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Justice Souter on Serious Reading

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Linda Greenhouse recently wrote a nice piece in the New York Times about Justice David Souter.  It is easy to focus on his eccentricities, which have tended to draw more attention than his court opinions.  He lives the life of an ascetic in the same New Hampshire farmhouse that was home to his parents and grandparents.

He stays out of public view, especially in Washington.  Jeffrey Toobin tells a wonderful story in The Nine about one of his colleagues persuading Justice Souter to take a woman out to dinner.  “[S]he reported back that she thought the evening had gone very well—until the end.  Souter took her home, and told her what a good time he had, then added: ‘Let’s do this again next year.'”

I was struck by Justice Souter’s comment at a meeting of the American Academy of Arts and Sciences on the importance of studying the humanities .  He said that at the beginning of each new Supreme Court term he prepared to undergo “sort of an intellectual lobotomy.”  Souter’s point was “that the demands of the term tore him away from the serious reading he sees as essential to the job.”  Reading history helps him to understand facts and trends in different ways, which in turn shapes his jurisprudence.

It is important for all of us to read beyond what is narrowly required to do our job.  How else do we develop new perspectives on our work?  How else do we learn from people and situations we have never encountered ?  How else are we inspired to take on challenges that seem beyond our reach?  I recently finished a book about FDR’s first 100 days, for example, which was a dose of reality about today’s economic challenges (no comparison) and a reminder on the importance of optimism in meeting them.

President Nan Keohane once said that one of her greatest challenges at Duke was finding the time “to sharpen the saw.”  Making the time for general reading and reflection is one way to sharpen the saw.  It is harder and harder to find the time, and I don’t do it as much as I should, but it is valuable and important for anyone who wants to avoid “an intellectual lobotomy.”

2 thoughts on “Justice Souter on Serious Reading

  1. I would argue for some un-serious reading (if that is a word). So does my psychiatrist. That is, reading that is not necessarily good for any practical application to my job or increases my already low chances of getting into mensa. While I loved the recent book about john adams, I found myself feeling like I ‘needed’ to read the Hamiliton biography – I was bored but forcing myself through it. That’s when I throw in the towel. Right now, when I have some time, I read the fiction that my 11 year old is reading. We have interesting talks about the books, and he is genuinely interested in bringing me what he considers the best of what he has encountered at school. So I recommend the Percy Jackson and the Olympians (where ancient mythology is actually alive and well today), I sort of like the Eragon dragon series, and loved/hated the book The Giver. These ‘sharpen the saw’ in a different way.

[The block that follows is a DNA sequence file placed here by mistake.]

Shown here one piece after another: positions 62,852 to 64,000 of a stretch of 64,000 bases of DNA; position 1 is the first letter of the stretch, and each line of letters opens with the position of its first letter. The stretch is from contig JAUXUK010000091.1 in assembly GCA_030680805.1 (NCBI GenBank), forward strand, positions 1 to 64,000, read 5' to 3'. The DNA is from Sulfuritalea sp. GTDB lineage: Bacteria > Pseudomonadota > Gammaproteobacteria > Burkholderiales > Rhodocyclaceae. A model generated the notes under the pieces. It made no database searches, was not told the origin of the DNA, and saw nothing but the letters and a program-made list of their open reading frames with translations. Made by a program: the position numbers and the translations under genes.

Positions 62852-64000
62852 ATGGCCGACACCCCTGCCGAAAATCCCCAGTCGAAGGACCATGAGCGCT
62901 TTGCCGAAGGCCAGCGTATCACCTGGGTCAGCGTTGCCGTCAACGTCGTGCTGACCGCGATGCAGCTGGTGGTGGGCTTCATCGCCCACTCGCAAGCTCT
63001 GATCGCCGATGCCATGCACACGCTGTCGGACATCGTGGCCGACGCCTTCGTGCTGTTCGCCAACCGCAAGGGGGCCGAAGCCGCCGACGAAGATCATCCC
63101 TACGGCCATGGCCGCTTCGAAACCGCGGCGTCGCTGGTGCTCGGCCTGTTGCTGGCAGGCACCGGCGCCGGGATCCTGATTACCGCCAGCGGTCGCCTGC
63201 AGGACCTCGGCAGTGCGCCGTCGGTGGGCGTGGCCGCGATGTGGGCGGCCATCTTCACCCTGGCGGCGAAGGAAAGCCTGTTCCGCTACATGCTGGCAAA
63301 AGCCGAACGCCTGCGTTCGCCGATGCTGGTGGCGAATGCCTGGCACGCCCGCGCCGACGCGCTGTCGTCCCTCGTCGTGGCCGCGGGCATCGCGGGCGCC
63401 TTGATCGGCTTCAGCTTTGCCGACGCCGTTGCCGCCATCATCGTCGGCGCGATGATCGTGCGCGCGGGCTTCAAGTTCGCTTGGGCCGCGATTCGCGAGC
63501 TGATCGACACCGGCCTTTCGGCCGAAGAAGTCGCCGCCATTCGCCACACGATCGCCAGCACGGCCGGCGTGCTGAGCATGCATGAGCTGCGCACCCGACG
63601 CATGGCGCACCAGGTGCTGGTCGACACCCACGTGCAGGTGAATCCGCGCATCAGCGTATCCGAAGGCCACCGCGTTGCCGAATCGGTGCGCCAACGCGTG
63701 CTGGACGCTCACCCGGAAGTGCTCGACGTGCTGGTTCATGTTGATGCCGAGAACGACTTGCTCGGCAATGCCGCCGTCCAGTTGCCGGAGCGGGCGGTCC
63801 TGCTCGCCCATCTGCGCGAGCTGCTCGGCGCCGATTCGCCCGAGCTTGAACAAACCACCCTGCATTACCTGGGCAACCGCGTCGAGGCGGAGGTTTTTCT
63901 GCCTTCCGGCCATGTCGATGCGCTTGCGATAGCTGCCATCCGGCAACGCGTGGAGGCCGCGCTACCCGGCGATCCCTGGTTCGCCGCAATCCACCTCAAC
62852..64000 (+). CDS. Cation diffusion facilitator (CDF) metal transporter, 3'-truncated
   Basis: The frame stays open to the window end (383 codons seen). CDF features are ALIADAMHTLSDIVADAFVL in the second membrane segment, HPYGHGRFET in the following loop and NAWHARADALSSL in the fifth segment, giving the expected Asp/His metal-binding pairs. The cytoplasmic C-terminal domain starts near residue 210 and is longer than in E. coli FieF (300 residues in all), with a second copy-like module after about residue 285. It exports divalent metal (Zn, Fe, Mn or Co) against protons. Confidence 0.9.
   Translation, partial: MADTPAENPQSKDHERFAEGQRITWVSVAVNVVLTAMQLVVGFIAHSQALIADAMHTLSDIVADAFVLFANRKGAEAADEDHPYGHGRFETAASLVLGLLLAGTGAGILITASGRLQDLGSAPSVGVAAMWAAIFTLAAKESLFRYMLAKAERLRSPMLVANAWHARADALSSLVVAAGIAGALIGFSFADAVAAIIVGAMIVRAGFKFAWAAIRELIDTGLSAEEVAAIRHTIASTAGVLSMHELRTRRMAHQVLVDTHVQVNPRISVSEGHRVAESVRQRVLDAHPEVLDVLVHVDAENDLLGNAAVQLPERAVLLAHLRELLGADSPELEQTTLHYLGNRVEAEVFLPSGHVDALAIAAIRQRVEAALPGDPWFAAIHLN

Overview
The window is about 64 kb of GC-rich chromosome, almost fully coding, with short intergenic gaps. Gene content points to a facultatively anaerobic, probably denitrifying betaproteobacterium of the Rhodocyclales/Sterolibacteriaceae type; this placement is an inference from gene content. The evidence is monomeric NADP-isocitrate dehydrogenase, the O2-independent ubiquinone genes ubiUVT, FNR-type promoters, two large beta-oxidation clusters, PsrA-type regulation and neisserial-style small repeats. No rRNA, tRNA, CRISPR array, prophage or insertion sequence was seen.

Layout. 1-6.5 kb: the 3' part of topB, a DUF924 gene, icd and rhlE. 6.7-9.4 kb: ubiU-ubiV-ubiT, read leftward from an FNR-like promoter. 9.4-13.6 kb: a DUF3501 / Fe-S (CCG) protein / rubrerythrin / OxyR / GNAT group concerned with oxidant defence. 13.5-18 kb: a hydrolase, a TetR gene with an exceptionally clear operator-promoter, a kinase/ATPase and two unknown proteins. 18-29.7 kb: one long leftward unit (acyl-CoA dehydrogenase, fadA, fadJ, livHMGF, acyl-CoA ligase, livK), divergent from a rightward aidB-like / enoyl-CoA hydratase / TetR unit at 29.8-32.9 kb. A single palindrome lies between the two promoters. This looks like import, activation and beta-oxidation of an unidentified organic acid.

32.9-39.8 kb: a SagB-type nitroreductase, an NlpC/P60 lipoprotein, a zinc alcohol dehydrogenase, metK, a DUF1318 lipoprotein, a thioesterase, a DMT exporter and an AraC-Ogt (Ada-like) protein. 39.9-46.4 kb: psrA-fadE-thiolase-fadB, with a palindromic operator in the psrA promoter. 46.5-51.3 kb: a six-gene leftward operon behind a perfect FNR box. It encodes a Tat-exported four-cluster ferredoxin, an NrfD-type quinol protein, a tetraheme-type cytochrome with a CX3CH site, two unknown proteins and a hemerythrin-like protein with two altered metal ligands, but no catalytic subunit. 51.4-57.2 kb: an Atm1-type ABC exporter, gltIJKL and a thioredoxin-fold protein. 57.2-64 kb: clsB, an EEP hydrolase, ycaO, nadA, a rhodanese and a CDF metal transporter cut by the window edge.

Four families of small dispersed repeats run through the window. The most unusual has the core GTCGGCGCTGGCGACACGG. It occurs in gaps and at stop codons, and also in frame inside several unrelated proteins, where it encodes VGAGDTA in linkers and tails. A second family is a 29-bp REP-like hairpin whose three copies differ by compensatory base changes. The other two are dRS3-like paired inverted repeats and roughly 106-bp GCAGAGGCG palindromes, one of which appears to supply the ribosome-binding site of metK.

2. Maureen’s comment brings to mind how you can be thinking and thinking and thinking about something, and then something knocks you off your focus, say a child calling out “mom” or a telephone ringing, and then, when you turn back around, the answer immediately comes to mind. Happens to me all the time when I’m trying to think of an answer to a crossword puzzle. So I’m wondering if a person like Justice Souter, who has to read and digest and think about very important and dense material, needs to relax his or her brain from time to time and, if so, if this relaxation comes more from playing chess or checkers; reading Crime and Punishment or watching Archie Bunker; staving off or giving into one’s guilty pleasures.

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